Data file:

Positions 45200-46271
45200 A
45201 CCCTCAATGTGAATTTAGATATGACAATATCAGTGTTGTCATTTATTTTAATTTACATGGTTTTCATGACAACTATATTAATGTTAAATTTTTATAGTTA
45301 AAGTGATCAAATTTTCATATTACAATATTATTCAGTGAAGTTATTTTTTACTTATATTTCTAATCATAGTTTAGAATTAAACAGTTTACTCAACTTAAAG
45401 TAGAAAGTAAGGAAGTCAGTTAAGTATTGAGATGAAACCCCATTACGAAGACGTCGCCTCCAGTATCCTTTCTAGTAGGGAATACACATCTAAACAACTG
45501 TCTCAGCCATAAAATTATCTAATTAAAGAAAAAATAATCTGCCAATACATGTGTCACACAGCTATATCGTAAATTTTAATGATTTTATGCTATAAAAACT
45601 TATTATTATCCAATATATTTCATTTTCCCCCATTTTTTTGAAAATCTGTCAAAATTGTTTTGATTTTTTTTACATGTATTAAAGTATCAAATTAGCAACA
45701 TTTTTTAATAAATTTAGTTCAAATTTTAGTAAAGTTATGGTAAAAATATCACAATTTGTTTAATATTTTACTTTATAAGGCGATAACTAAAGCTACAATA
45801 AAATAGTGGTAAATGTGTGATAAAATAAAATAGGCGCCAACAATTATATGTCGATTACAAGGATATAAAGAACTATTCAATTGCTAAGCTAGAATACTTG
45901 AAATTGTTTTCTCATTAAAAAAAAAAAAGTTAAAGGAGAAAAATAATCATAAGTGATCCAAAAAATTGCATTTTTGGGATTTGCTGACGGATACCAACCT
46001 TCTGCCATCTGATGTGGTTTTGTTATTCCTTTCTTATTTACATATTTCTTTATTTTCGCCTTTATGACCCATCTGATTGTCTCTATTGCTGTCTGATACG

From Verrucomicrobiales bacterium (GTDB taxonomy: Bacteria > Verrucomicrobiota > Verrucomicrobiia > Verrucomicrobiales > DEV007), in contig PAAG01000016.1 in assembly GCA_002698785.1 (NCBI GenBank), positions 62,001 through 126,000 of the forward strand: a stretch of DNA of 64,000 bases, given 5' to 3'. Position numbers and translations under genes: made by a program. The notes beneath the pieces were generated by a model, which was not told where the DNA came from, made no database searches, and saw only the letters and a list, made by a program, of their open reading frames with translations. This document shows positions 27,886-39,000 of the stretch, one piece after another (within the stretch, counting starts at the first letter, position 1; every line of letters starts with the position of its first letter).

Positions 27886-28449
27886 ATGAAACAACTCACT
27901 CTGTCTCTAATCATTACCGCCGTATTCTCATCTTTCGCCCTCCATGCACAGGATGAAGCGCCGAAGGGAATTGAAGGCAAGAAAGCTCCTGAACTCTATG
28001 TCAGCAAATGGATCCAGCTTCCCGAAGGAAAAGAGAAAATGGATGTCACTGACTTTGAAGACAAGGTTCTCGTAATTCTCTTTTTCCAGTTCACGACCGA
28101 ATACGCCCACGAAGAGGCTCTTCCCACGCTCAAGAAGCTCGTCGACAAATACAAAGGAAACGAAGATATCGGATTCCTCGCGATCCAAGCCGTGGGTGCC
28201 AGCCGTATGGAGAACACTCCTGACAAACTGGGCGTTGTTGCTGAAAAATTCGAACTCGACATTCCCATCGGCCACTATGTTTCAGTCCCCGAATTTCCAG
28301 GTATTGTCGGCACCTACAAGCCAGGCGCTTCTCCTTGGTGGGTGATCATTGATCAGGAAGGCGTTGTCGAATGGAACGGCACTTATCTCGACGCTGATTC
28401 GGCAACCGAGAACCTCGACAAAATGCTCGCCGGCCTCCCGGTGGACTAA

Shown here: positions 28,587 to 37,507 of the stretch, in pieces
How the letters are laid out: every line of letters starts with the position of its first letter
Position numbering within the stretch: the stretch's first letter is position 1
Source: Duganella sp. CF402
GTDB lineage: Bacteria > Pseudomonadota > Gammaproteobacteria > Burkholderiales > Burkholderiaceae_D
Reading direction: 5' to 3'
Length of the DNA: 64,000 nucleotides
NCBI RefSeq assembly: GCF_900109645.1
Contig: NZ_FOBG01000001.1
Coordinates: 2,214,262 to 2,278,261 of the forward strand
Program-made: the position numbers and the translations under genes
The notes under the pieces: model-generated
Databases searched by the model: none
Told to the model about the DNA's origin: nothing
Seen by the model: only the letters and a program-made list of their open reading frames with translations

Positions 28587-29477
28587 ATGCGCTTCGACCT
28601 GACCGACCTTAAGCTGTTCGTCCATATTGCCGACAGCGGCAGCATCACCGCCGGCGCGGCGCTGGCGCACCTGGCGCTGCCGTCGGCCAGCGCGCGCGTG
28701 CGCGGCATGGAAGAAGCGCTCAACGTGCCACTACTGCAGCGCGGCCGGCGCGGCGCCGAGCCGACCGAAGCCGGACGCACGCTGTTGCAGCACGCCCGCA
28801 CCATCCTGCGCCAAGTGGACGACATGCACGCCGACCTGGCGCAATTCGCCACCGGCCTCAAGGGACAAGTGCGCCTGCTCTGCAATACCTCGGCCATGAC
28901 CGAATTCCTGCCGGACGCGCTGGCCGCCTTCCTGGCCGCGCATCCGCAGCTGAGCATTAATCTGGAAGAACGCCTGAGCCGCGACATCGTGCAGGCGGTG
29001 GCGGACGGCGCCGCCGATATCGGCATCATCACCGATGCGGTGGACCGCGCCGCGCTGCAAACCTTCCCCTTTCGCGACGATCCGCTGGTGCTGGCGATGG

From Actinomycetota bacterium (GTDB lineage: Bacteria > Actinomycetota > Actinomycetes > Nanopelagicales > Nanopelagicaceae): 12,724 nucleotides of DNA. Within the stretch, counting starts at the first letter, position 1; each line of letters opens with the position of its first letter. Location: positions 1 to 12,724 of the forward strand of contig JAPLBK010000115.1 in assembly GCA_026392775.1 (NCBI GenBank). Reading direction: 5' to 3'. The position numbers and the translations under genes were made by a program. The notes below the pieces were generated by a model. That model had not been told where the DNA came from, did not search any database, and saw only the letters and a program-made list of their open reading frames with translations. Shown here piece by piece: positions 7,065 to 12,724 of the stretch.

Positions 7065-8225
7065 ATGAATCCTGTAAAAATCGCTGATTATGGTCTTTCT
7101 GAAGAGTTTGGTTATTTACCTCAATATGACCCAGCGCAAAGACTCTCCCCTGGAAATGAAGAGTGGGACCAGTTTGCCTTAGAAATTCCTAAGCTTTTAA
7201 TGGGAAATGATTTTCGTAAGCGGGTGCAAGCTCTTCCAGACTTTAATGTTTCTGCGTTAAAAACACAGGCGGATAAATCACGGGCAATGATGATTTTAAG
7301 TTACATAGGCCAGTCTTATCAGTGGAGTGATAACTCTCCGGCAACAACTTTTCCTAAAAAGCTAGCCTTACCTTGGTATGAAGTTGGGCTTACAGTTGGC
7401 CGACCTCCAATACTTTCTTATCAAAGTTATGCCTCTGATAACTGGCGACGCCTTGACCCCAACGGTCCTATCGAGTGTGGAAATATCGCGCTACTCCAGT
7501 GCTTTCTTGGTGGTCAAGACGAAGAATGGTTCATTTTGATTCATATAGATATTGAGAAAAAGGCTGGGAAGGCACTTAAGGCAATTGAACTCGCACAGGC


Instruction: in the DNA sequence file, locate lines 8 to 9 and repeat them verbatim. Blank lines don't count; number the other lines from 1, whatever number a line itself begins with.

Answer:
45701 TTTTTTAATAAATTTAGTTCAAATTTTAGTAAAGTTATGGTAAAAATATCACAATTTGTTTAATATTTTACTTTATAAGGCGATAACTAAAGCTACAATA
45801 AAATAGTGGTAAATGTGTGATAAAATAAAATAGGCGCCAACAATTATATGTCGATTACAAGGATATAAAGAACTATTCAATTGCTAAGCTAGAATACTTG